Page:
I sank down and lay across the back seat of our car, the sky crystalline above. I peeled the wrapping away and nibbled the candy, carefully stripping each grain of nugget until only the braided peanuts and caramel were left. Dense warmth pooled in my chest and spread outward, ribbons of sky unfurling, everything right because there was more than enough on this day. We were unworried, and we showed this to each other by enjoying luxury foods.
We were a tumultuous household, my parents exhausted by menial labor jobs that never paid enough for the basics. Lack, struggle, money stretched too thin. It brought the meanness out in us, pressure building until two or three of us wound up in a fight we'd later need to fix.
While my grandfather carefully sliced a piece of cake for the evening or set aside a set amount of crackers, we ate with abandon as a demonstration of the good times. For birthdays, we went back for 3 and 4 pieces of cake, complicit with our murmurs of special occasions. On Thanksgiving and Christmas, we ate the candies and cookies as quickly as they came out the oven, a family joke.
We practiced love by removing boundaries and limits, even as those things kept us safe. We ate until we were sick, watched TV late into the night, had pancakes for dinner because what other special thing was there? We sacrificed our safety in all kinds of ways to show others we valued them, and this was most often taught through food.
The Past Lives in Me
I've written before about the click-and-groove inevitability of addiction locking me onto a path. A thought sparks, a crackle of electricity, and I'm propelled forward by a force outside. Now that I've stopped practicing this with substances, it visits me with food.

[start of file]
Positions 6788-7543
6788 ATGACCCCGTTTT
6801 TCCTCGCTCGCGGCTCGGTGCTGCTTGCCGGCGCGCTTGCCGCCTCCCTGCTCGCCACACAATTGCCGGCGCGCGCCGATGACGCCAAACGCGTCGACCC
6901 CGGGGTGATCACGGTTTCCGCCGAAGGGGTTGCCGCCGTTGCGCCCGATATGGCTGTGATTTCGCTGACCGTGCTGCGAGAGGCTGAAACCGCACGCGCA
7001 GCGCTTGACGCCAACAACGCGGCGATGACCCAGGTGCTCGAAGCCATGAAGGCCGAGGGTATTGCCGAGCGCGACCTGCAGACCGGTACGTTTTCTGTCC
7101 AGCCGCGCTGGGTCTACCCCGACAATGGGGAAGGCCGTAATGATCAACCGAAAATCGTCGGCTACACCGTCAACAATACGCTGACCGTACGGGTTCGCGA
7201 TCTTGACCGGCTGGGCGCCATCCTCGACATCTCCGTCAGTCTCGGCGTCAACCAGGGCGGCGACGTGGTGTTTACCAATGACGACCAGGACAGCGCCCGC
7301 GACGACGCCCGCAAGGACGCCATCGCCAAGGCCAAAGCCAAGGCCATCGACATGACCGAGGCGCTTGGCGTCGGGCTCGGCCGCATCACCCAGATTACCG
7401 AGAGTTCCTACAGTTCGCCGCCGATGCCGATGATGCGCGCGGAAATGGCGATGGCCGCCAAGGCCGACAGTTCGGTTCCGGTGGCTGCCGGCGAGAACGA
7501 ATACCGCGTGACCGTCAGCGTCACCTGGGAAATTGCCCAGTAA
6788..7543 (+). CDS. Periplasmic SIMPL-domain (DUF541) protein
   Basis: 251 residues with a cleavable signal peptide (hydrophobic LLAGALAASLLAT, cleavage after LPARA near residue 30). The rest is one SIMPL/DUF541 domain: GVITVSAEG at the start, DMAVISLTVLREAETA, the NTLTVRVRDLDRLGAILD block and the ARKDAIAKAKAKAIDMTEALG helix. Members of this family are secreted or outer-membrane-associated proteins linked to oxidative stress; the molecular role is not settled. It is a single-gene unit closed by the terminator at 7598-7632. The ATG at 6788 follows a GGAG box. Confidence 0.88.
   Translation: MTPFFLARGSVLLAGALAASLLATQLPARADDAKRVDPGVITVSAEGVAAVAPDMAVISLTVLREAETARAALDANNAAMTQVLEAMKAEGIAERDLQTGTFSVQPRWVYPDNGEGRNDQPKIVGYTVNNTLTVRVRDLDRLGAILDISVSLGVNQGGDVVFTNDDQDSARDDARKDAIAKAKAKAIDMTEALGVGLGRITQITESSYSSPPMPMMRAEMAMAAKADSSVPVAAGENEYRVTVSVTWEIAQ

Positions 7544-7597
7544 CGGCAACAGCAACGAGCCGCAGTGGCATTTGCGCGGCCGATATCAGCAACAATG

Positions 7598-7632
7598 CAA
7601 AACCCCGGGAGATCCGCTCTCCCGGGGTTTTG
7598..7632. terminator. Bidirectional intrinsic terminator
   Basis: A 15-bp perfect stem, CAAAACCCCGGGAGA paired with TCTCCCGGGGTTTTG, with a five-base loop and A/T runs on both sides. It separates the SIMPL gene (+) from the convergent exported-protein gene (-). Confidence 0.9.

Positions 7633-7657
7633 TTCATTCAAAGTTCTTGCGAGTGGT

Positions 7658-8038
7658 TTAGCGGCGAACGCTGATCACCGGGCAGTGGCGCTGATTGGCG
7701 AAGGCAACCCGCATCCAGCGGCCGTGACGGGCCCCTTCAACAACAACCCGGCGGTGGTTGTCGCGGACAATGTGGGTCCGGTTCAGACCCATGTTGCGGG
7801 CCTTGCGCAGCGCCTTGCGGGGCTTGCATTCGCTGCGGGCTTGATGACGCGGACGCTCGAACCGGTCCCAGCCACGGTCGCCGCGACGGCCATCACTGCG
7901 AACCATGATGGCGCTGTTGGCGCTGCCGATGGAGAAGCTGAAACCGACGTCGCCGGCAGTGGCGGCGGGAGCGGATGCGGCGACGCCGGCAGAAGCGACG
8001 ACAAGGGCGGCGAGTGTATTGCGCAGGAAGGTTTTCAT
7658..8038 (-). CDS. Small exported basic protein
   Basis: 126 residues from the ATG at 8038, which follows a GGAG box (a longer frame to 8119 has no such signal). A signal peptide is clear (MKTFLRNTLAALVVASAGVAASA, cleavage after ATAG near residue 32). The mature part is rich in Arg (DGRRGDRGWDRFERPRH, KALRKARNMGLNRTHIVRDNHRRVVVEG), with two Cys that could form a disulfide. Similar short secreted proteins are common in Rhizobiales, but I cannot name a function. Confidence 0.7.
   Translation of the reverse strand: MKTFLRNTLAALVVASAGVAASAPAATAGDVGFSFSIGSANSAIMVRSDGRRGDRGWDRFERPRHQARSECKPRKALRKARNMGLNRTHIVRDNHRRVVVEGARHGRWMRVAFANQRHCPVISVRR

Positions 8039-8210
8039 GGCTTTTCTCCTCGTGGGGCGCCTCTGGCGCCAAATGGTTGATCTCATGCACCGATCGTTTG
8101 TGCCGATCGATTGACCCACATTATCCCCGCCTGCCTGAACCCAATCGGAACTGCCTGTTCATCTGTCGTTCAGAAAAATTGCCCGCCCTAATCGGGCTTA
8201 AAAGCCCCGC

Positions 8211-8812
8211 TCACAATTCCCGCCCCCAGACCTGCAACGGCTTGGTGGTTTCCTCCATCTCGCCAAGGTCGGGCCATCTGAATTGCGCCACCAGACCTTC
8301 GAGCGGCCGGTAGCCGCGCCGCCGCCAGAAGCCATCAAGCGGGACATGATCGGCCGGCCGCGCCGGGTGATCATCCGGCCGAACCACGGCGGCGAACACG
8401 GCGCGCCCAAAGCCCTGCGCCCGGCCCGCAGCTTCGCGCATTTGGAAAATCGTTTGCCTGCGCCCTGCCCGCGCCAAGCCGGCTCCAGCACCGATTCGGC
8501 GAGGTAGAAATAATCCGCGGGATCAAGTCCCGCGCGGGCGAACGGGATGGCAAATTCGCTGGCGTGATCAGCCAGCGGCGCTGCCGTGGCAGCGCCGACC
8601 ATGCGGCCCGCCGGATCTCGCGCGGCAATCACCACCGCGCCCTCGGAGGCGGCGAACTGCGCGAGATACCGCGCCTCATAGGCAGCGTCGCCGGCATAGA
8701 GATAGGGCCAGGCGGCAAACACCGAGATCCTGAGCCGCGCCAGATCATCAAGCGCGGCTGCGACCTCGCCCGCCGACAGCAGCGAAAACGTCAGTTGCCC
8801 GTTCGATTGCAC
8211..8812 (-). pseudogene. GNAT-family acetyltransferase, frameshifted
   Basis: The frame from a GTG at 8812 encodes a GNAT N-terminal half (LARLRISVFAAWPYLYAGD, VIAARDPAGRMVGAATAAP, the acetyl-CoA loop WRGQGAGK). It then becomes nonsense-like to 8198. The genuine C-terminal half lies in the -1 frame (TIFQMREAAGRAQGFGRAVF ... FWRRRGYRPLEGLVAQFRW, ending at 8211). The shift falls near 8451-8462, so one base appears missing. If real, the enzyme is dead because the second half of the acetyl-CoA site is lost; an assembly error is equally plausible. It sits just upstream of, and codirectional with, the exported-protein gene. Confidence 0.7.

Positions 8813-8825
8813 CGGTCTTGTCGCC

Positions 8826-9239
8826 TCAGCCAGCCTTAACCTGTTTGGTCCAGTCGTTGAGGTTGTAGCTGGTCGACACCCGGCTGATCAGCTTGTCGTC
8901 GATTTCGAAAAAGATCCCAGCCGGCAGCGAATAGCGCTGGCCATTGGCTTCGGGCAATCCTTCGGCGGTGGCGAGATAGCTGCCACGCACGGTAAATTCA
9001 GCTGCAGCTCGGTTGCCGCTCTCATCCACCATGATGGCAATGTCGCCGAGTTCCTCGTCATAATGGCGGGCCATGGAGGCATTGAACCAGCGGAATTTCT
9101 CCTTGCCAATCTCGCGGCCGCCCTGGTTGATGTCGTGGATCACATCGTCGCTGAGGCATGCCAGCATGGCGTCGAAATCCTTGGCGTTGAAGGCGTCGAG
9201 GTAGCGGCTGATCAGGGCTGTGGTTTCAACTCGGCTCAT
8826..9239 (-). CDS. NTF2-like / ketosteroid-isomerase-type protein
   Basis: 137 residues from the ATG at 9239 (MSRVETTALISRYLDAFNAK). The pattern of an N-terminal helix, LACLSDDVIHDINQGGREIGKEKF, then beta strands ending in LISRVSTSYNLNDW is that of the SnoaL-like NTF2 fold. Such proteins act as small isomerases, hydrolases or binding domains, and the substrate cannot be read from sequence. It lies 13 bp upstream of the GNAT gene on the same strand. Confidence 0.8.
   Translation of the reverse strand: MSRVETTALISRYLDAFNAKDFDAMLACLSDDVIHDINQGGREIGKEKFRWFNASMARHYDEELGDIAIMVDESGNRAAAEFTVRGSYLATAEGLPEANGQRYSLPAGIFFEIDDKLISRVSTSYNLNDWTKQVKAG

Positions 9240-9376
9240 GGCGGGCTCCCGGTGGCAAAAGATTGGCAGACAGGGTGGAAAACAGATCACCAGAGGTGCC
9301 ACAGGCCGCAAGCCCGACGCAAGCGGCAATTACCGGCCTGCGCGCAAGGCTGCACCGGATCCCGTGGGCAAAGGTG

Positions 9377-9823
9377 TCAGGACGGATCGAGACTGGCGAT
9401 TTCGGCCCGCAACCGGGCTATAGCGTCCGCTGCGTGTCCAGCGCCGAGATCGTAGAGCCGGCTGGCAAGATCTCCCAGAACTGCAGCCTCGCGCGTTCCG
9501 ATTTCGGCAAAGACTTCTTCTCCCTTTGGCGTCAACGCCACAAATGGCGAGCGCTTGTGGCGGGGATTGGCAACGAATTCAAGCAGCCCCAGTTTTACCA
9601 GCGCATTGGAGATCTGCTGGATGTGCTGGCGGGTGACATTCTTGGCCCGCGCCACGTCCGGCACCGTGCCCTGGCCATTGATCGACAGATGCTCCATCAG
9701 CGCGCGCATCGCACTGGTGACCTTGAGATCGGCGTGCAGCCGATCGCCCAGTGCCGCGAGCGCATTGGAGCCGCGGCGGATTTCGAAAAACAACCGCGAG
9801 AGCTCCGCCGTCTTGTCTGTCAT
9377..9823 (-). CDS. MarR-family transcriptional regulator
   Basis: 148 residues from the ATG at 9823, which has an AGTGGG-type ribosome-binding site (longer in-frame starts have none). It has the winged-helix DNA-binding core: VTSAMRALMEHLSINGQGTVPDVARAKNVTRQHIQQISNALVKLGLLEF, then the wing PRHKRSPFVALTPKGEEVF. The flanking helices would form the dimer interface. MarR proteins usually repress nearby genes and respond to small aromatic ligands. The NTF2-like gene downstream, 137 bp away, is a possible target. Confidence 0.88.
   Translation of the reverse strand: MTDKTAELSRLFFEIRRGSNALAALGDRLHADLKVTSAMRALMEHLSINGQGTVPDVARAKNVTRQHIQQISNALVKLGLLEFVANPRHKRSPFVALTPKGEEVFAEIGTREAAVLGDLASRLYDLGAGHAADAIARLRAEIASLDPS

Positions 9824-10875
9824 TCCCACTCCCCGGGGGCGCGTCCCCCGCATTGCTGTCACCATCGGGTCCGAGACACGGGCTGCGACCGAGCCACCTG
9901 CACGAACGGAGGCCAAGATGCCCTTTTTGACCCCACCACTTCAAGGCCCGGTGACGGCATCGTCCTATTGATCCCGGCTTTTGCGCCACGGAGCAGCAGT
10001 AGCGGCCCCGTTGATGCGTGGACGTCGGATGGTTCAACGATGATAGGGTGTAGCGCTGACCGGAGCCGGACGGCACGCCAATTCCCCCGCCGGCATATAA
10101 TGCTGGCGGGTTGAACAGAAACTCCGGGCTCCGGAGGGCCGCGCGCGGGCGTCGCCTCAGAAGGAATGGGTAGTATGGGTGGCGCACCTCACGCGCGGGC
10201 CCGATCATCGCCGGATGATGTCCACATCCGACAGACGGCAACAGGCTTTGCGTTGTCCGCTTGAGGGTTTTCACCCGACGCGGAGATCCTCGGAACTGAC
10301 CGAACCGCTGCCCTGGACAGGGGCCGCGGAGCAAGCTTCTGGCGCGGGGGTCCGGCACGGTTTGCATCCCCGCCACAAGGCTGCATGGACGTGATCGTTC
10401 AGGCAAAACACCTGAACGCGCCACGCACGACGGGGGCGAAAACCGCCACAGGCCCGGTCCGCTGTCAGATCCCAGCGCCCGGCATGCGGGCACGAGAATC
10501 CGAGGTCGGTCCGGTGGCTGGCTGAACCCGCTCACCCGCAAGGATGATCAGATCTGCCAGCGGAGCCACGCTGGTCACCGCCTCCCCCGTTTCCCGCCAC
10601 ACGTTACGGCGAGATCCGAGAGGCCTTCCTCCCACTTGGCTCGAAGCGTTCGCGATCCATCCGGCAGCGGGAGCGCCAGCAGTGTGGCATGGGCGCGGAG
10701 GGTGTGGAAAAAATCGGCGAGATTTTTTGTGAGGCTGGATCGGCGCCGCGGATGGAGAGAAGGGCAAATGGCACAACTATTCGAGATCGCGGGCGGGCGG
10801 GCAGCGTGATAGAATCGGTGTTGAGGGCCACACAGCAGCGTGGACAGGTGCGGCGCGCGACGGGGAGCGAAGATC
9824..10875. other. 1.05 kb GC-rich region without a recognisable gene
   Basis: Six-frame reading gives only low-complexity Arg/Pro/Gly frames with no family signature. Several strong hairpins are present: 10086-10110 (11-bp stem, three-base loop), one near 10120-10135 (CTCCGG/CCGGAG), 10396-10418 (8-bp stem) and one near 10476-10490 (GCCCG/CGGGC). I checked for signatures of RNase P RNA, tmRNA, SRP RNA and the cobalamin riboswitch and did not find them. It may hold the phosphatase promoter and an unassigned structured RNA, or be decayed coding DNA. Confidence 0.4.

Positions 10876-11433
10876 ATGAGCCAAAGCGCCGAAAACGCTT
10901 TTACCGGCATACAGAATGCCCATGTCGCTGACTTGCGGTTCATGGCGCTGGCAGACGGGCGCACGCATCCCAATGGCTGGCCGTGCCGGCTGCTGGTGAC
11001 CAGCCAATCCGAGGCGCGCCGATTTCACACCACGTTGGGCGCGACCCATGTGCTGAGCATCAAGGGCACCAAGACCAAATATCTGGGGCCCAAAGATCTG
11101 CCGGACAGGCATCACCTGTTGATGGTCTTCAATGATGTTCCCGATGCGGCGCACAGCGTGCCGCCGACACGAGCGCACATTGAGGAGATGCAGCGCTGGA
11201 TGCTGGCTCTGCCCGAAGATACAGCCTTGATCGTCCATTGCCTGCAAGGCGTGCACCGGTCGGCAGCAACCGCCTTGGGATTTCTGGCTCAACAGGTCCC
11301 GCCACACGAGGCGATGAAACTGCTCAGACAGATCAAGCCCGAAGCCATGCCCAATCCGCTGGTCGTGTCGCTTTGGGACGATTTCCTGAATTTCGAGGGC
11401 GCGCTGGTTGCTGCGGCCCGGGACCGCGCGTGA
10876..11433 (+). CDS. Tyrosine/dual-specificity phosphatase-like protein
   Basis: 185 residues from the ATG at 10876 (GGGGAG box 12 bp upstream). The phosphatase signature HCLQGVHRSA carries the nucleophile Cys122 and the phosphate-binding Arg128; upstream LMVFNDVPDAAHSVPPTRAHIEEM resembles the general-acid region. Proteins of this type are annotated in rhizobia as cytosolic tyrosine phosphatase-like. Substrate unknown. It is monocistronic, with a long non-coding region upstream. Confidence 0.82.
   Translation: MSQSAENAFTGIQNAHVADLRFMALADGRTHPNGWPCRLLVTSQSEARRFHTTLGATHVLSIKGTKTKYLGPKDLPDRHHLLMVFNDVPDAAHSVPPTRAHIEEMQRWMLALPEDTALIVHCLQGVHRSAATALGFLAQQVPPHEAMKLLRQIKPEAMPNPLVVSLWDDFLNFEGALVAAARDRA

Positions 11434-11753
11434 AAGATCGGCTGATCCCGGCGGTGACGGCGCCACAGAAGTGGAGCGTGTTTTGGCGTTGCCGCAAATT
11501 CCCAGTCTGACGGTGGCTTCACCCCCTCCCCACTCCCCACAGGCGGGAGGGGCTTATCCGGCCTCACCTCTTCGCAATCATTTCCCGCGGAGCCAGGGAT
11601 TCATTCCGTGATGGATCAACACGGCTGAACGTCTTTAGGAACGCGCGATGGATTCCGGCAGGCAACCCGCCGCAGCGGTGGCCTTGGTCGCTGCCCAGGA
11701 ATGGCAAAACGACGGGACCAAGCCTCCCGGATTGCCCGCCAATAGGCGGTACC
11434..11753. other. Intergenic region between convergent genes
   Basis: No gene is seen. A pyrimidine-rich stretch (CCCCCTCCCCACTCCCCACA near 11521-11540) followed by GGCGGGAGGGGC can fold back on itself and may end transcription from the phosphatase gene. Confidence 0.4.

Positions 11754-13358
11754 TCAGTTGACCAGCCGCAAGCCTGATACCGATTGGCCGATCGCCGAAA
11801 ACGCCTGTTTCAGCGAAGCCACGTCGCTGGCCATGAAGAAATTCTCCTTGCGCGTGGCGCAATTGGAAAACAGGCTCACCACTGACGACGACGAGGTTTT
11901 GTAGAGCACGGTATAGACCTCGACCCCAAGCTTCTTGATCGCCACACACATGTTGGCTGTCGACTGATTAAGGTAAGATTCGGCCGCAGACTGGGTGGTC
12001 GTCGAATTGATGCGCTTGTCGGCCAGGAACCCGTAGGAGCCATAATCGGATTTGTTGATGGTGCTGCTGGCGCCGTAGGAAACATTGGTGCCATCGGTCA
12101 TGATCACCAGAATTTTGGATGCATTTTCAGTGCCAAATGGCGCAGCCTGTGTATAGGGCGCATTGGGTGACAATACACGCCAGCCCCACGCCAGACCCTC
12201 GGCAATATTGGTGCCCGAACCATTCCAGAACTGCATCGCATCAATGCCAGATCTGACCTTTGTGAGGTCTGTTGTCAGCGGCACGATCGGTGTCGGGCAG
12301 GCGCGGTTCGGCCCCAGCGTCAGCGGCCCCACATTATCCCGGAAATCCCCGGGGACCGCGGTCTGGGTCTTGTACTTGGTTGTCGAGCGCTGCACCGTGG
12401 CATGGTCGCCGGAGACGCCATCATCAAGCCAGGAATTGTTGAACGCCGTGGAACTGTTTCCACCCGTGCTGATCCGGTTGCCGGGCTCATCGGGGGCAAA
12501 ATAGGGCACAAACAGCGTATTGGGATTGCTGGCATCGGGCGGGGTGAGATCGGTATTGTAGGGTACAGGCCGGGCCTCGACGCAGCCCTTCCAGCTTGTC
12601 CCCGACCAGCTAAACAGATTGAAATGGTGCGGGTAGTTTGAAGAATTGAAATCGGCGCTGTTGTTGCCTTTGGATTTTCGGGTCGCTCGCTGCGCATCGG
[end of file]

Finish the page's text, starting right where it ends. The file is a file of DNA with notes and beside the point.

It's the same pattern. I thrive in moments of crisis and pressure, so I neglect walks, deep breathing, moments stolen from work to prioritize calm and health. Driving home, I grip the steering wheel, edge through stop signs, the pressure building in my chest. A thought - ice cream or candy or brownies. I fixate on the moment of relief, pinpoint focus conjuring that first bite over and over, the way the tension in my chest washes away.
I have an image of my mom that haunts me. A few years ago, my grandparents and I all came home for Christmas at the same time. My mom harbors fantasies of a big happy family under one roof, and she can never understand why it doesn't work out that way. The night before my grandparents leave, they get into a fight in the kitchen. I watch as my mom shrinks, all 400 pounds reduced to her pleading child-self for her parents to stop fighting.
Later that night she's alone in the kitchen on the rolling chair she uses to move around and cook. The stove provides the only light, casting the kitchen in shadowy yellow. In front of her, a sheet cake we'd gotten for her birthday, my mom a New Year's baby forced to share her birthday with the holiday season, nothing ever her own. She is not crying and doesn't necessarily appear sad. She seems vacant, the fork slowly moving from the cake to her mouth. The house silent. My mom alone with the comfort that never fails us.